Green energy surcharges in the UK are expected to shift from electric to gas bills.

Ministers are set to outline plans to shift green surcharges from household electricity bills and on to gas bills in an attempt to nudge consumers towards lower-carbon alternatives.

The plans — to be announced next month — are a sign of the government’s desire not to let the current crisis over spiralling gas prices derail its longer-term goal of eliminating all net carbon emissions by 2050.

Citizens who heat their homes with electricity or drive electric cars would pay less, while those who continued to use gas boilers would pay more, under proposals that will be considered in the upcoming review.

Nearly one-fifth of the UK’s carbon footprint comes from heating homes and workplaces, which is heavily reliant on the use of gas. Gas, a pollutant, is currently taxed at a lower rate than electricity, which can be generated by renewable clean energy. Households currently pay an average green surcharge of £159 on their electricity bill.

Hannah Dillon, from the Zero Carbon Campaign, said addressing that imbalance was crucial. “We are calling for an end to the perversity of overtaxing electricity and undertaxing gas,” she said.

Ministers will insist that the policy will be phased in over a long period — up to a decade — and that the combined cost of gas and electricity bills will stay the same.

The Department of Business, Energy and Industrial Strategy said: “We want to encourage people to take up technologies such as heat pumps and electric vehicles. Affordability for consumers and taxpayers will be at the heart of our approach.”

But the announcement is likely to prove controversial at a time household and industrial gas bills — which rose by 10 per cent in April — are set to rise by 12 per cent in October. They are expected to climb even further in April next year due to the “price cap” set every six months by Ofgem, the energy regulator. The cap fluctuates to a large degree depending on wholesale energy prices, which have risen sharply this year.

Ministers hope tilting the balance of costs away from electricity towards gas will help nudge consumers to install electric heat pumps and buy electric cars, both of which are essential components of the government plan to achieve “net zero” carbon emissions by 2050. The government is set to ban the sale of new gas boilers by 2035.

Josh Buckland, at Flint Global, the consultancy, and a former energy adviser at the business department, said the government needed to introduce the switch fast enough to kickstart its plan to achieve the mass uptake of heat pumps by the end of the decade.

He added that a decision to start shifting levies away from electricity on to gas would send a major price signal to the market.

“If the government doesn’t achieve the switch over the course of the next five years or so, consumers won’t achieve big enough savings from switching from a gas boiler to an electric heat pump to convince them to make the upfront investment.”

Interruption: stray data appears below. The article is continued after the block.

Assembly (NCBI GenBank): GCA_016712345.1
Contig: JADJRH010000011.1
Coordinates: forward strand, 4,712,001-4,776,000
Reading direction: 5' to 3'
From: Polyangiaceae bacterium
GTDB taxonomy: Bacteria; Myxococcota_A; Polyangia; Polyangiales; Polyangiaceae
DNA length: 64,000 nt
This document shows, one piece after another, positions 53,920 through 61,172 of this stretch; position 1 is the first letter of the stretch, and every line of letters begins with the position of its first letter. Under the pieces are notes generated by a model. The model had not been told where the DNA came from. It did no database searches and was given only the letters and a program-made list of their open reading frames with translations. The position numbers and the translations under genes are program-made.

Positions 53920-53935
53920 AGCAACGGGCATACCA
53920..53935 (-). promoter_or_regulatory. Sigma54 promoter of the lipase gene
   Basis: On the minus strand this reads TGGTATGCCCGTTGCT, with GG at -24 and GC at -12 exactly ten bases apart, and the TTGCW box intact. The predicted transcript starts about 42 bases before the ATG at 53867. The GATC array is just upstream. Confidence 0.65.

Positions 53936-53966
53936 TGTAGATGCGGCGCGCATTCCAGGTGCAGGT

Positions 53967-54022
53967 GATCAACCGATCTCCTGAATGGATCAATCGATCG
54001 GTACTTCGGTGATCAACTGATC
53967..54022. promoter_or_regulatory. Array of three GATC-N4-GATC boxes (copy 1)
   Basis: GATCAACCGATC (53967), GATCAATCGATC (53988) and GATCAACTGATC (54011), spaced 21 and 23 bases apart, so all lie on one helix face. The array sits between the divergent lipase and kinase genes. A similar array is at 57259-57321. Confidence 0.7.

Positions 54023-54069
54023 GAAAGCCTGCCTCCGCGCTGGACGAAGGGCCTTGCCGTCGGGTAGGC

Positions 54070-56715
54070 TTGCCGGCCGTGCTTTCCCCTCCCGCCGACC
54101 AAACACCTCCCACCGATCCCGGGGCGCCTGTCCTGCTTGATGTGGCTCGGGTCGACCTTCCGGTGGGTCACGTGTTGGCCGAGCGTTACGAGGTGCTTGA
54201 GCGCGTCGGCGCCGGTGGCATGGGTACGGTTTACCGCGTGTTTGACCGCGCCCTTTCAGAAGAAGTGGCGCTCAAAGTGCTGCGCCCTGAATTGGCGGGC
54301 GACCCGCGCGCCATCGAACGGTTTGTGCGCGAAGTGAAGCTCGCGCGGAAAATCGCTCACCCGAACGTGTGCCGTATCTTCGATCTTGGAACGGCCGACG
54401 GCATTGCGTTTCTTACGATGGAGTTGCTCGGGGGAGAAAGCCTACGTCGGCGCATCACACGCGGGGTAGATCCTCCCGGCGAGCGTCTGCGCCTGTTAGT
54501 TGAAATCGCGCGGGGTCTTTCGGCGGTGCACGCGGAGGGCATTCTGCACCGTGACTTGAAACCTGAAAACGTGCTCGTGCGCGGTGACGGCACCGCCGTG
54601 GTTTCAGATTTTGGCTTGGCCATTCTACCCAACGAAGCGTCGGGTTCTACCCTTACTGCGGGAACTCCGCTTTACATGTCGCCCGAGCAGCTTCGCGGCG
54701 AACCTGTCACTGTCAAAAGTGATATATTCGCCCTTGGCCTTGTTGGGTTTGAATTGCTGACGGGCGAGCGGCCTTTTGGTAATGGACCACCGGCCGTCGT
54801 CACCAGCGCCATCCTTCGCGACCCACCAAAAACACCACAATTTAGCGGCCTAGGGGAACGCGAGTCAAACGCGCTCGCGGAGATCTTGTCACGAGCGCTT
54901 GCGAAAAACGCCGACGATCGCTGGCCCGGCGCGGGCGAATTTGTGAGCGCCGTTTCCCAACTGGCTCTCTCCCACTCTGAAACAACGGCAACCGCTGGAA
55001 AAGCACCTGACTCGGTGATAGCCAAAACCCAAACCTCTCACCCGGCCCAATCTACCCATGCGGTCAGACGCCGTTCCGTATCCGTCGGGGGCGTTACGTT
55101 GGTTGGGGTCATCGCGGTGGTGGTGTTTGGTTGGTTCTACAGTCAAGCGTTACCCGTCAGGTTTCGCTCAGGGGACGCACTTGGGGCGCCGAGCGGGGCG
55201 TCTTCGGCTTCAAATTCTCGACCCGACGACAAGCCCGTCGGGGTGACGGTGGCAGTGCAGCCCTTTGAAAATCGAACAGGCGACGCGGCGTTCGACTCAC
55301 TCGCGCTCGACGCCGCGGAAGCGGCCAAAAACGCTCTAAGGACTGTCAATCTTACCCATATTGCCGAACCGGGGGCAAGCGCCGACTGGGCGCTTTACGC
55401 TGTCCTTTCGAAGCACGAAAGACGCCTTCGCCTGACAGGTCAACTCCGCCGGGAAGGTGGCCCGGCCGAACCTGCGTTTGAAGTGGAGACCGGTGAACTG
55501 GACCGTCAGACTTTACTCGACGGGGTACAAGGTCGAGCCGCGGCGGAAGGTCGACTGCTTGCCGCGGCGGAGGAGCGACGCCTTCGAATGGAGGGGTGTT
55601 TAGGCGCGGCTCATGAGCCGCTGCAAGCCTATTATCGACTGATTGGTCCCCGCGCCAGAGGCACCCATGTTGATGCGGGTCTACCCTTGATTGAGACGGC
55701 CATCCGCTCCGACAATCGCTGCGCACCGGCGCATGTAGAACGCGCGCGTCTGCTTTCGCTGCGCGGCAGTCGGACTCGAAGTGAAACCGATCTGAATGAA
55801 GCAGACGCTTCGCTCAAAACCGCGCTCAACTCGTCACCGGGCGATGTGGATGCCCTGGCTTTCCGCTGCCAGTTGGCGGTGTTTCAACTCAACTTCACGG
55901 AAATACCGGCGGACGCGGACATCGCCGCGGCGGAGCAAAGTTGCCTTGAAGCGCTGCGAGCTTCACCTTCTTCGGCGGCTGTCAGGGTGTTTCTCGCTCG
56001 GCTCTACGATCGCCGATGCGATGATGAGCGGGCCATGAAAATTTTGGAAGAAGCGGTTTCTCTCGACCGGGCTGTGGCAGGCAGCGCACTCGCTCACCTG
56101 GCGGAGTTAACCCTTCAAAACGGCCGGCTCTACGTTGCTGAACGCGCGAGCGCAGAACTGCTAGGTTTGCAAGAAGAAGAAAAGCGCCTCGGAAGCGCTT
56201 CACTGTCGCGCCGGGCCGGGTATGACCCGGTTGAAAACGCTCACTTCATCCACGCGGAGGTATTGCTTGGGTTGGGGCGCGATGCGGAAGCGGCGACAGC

The plan, dubbed the “energy affordability and fairness review”, will explore how to allocate energy costs to “incentivise cost-effective decarbonisation”. It will be published within weeks as part of the government’s much delayed strategy for decarbonising buildings called the Heat and Buildings Strategy.

The plan would see the introduction of new levies on gas bills designed to support net zero, such as a charge on gas bills to help fund the fledgling hydrogen industry.

It could also result in the transition of existing levies from electricity bills to gas bills, such as those used to subsidise low-carbon electricity.

That could include: subsidies for renewable energy, including “contracts for difference”, which guarantee the price of energy; protecting energy producers from volatile wholesale prices; and “feed-in tariffs”, payments to households that produce their own renewable electricity, which are paid for through a levy on energy bills.

Ministers will also argue that Britain will benefit from a more secure energy system as the nation comes to rely less on imported gas and more on domestically generated nuclear, solar and wind power.

Separately, the business department is expected to set out plans for the proceeds of the UK’s emissions trading system, a cap-and-trade scheme that requires polluters to buy allowances to cover their emissions. The government said last year that “a long-term decarbonisation funding stream” would come from “a share of the UK ETS”.

A Treasury review of where the costs of net zero will fall, also long delayed, is also expected to be published before the November COP26 climate conference the UK is playing host to in Glasgow.

Dillon said the government had to ensure there were “financial cushions” available to support those least able to pay as the changes designed to achieve net zero came into effect. “There’s a really big job to do to sell to the public the benefits that will come from the transition.”

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